MATT ZOLLER SEITZ: The Rough Magic of "Louie"

by Matthew Seitz
August 25, 2011 4:50 AM
1 Comment
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In its own quiet way, the brilliant second season of Louis C.K.'s sitcom goes where no show has gone before

By Matt Zoller Seitz
Press Play Contributor

Louie, which is nearing the the end of its second season on FX, is the most reliably unpredictable show on television. You sit down to watch it each week not having the faintest clue what star-director-writer-editor Louis C.K. is going to show you or how. Sometimes he spends the show's allotted time block telling one full story. Other times he breaks his 22-minutes-plus-ads in half and delivers the TV equivalent of a couple of short stories. Within any given sequence, C.K. might stick with the show's dominant mode -- a slightly melancholy sitcom without a laugh track -- or he might shift into an extended dream sequence, a flashback or even a documentary of sorts.

The effect is remarkably fresh and engaging. Even when one of its inspirations doesn't pan out, Louie is always trying for something surprising and authentic, something other than the TV usual, and the tone is so open-minded and open-hearted that even when the show stumbles and falls, you rarely feel as though your time was squandered for no good reason. Every single week there are several moments when Louie wanders off whatever footpath you thought it was committed to and sprints off into the woods, heading wherever inspiration takes it.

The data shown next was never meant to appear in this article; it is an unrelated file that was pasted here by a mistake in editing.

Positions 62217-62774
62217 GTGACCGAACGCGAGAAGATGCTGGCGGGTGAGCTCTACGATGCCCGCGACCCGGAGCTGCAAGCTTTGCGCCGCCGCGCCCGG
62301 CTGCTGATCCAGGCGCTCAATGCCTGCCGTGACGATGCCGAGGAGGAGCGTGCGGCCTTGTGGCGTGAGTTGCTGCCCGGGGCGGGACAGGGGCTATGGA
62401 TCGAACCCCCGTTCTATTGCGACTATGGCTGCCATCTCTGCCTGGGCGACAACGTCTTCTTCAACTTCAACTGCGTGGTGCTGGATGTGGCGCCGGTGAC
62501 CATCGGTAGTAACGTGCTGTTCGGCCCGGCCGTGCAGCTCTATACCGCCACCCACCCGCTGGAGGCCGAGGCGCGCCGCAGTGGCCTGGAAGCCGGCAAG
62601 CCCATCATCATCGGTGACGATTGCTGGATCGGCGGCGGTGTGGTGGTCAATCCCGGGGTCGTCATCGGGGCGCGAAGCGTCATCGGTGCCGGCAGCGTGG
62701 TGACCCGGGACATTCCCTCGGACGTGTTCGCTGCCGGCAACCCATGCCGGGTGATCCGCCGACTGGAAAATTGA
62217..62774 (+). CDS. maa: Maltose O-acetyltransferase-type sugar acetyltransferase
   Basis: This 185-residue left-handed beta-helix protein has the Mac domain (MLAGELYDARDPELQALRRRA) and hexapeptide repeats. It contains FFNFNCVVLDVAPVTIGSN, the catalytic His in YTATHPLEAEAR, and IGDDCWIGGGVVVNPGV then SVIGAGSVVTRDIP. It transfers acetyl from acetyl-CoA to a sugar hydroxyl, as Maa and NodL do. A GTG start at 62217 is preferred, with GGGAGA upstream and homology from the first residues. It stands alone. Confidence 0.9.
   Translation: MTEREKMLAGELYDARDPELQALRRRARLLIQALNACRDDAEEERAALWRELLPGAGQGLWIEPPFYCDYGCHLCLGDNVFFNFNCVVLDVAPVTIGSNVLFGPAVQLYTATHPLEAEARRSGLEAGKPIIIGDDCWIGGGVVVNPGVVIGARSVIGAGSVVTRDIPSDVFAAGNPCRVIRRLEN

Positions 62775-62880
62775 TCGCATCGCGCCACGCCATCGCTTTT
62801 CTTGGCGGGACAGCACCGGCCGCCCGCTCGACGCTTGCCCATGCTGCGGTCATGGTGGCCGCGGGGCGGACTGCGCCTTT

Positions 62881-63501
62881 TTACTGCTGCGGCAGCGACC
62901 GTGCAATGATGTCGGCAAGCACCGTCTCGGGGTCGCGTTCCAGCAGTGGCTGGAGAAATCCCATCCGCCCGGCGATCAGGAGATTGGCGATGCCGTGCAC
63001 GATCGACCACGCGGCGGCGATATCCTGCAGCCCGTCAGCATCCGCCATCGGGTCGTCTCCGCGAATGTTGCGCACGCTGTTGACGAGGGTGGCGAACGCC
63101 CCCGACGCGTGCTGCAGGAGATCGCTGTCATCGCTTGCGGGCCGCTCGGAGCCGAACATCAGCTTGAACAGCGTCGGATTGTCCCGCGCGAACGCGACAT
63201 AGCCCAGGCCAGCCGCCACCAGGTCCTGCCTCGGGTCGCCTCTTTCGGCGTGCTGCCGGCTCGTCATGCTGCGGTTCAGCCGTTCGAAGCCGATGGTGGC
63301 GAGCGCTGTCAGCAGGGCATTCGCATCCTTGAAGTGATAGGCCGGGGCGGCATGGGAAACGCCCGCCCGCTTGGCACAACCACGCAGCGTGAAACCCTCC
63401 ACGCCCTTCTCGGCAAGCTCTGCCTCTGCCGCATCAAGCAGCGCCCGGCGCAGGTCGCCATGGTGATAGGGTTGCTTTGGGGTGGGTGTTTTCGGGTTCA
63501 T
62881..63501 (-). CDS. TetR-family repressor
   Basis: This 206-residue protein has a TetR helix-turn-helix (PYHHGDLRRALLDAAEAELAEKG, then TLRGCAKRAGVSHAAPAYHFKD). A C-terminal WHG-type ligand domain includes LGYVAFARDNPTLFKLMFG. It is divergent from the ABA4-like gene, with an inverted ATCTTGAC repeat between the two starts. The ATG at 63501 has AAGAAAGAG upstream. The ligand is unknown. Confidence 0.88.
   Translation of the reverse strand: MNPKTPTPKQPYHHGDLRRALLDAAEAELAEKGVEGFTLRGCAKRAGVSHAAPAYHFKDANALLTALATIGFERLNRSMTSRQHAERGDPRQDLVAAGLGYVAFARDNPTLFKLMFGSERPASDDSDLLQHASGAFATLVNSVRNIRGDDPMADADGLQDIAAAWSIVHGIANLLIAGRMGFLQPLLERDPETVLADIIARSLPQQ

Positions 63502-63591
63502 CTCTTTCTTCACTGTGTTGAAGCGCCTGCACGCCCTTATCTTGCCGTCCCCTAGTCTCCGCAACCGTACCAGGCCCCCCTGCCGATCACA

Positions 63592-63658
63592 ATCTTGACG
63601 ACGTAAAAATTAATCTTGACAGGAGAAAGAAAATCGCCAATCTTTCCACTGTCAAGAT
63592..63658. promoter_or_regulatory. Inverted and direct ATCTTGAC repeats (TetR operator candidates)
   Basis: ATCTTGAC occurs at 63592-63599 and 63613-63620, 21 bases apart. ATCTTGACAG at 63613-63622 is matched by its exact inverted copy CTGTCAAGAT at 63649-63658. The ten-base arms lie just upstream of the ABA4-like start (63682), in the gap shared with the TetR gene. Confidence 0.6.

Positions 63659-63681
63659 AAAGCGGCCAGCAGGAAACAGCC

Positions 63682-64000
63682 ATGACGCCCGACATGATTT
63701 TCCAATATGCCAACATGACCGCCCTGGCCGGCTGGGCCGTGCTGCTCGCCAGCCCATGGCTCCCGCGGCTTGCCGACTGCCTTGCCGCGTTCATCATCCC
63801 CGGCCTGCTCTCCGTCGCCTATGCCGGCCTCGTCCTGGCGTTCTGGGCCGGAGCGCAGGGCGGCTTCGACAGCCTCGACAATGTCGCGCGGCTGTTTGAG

You can read the rest of Matt's piece at Salon here.

A critic, journalist and filmmaker, Matt Zoller Seitz is the staff TV columnist for Salon.com and a finalist for the Pulitzer prize in criticism. His video essays about Terrence Malick, Oliver Stone, Kathryn Bigelow, Budd Boetticher, Wes Anderson, Clint Eastwood, Michael Mann and other directors can be viewed at the Moving Image Source, the online magazine of The Museum of the Moving Image website.

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1 Comment

  • Visiter | August 26, 2011 2:33 AMReply

    It is hardly "brilliant." It is just following the natural progression of TV shows. Continuity has become weaker and weaker over the years, so it was only a matter of time before they got rid of it altogether. That way they can act like they have the talent to follow a continuous storyline but are "choosing" not to. It is like how "Family Guy" randomly inserts jokes into episodes.

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